And there in lies the trap. Transhumanists will insist that therapy is transhumanism because technology is involved. They argue if we embrace the use of technology for therapy, we automatically embrace transhumanist ideals as well. In any article that denounces transhumanism, even on this very blog, there is always a comment suggesting that rejecting transhumanism means rejecting the good use of technology for healing. Here is a good example. In a post by Joseph Farrah on the dangers of transhumanism at World Net Daily, a commenter wrote the following:
So does Farah now believe that former VP Cheney should have the implanted defibrillator (that’s been keeping him alive for the last decade) removed?
Or does he think that onetime WND commentator Neal Boortz should have his artificial knee replacements cut out?
Or does he think that the myriad of WND readers who have had hip replacements, heart valve replacements, etc. should have them removed?…
Opposing medical and scientific progress does not make you “conservative” or a “traditionalist;” it just makes you a Luddite.
Sounds good right? Now the trap is set. The average reader immediately takes the transhumanist side and says to themselves, “Well I am certainly not against defibrillators, or heart valves or hip replacements. This transhumanist thing must not be so bad.” Trap sprung.
The transhumanist always presents the scenario that in accepting medical progress for treating disease or disability, one must also accept technology to enhance man beyond what can be accomplished by nature. Opposing transhumanism means “opposing medical and scientific progress.” That is the Transhumanist Trap: therapy equals enhancement and with one comes the other. Rejecting enhancement means taking away Grandma’s hip and Grandpa’s defibrillator and only the angry, hate-filled Luddites of the world would want that.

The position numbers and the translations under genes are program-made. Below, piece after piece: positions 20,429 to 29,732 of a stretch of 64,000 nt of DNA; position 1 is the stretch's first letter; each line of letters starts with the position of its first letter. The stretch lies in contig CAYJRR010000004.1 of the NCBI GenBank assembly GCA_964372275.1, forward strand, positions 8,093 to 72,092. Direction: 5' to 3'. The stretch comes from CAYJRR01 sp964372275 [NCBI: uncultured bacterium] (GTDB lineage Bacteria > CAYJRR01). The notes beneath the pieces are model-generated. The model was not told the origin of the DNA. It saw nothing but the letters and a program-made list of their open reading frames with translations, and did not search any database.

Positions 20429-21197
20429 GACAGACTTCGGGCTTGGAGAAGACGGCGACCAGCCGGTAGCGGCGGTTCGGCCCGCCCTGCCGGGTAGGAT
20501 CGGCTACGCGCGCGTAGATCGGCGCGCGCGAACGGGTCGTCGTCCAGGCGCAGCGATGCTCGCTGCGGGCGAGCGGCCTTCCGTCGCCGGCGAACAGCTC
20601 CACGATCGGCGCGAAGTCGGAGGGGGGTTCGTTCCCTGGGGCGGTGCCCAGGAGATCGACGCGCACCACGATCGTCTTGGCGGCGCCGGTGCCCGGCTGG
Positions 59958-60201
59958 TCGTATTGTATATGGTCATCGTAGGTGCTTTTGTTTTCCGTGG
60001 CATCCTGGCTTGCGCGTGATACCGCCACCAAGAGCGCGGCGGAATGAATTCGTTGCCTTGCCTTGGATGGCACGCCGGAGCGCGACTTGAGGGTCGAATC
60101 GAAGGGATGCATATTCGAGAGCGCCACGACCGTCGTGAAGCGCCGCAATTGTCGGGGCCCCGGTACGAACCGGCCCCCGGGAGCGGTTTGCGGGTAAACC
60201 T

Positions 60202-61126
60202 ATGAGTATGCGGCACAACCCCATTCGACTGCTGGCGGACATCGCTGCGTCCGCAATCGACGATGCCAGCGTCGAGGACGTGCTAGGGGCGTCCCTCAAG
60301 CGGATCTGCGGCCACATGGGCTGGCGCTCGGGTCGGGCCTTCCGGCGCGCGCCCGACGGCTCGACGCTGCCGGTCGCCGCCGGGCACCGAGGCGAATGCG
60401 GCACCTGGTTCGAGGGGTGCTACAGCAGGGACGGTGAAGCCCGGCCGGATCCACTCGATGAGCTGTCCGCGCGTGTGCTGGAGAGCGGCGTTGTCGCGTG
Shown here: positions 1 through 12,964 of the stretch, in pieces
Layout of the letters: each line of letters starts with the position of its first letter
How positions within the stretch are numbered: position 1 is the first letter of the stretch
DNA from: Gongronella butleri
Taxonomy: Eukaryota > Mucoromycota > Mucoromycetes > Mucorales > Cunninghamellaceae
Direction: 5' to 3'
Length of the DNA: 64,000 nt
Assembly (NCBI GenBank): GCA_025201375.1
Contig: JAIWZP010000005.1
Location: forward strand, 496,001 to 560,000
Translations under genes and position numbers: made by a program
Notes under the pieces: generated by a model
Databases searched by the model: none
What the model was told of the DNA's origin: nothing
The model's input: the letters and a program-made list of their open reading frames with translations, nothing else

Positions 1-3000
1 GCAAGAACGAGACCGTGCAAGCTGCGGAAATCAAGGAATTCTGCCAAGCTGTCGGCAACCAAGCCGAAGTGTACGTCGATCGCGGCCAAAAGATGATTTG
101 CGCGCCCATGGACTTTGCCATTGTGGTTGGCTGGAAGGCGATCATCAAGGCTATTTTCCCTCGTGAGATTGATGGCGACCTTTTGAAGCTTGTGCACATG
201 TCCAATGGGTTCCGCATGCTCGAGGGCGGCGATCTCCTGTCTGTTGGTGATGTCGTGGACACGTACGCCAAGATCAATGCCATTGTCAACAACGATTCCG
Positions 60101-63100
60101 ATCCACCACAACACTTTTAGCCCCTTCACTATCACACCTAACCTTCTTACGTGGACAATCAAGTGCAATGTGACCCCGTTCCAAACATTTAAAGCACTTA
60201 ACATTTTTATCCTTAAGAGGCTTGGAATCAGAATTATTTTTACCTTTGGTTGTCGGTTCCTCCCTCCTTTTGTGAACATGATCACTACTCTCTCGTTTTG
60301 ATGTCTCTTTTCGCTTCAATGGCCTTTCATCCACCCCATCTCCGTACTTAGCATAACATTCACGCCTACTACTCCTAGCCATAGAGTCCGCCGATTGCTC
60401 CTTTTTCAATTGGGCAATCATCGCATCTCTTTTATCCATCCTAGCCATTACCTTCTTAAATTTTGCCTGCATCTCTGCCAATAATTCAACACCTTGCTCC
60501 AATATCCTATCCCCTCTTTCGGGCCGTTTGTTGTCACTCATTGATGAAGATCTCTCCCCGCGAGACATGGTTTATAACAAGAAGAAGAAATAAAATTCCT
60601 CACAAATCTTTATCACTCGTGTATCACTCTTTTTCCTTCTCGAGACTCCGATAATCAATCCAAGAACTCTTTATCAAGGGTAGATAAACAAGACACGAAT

In reality, technologies like genetic engineering, artificial limbs and pharmacology are not all or nothing. We can make the decision to limit technology for therapeutic uses only. Grandma can have her hip replacement and Grandpa can have his defibrillator without embracing a world where every human, not just ones in a deadly accident, has to become the Six Million Dollar Man. The Church draws a clear and convincing line between therapy and enhancement. That which brings man back to natural functioning is good. That which goes beyond therapy to reject the nature God gave is us bad.
The only way to fight the logical fallacy of the Transhumanist Trap is to explain the difference between therapy and enhancement. Every time you see the trap being set in a com box, point it out. It becomes very obvious, very quickly, that the transhumanist philosophy has very little to do with healing. Think about it. If technology was limited to therapy in the movies, there would be no plot in Surrogates, or Splice or Limitless. Hollywood seems to get it. It is time for the real world to take a note.
LifeNews.com Note: Rebecca Taylor is a clinical laboratory specialist in molecular biology, and a practicing pro-life Catholic who writes at the bioethics blog Mary Meets Dolly. She has been writing and speaking about Catholicism and biotechnology for five years and has been interviewed on EWTN radio on topics from stem cell research and cloning to voting pro-life. Taylor has a B.S. in Biochemistry from University of San Francisco with a national certification in clinical Molecular Biology MB (ASCP).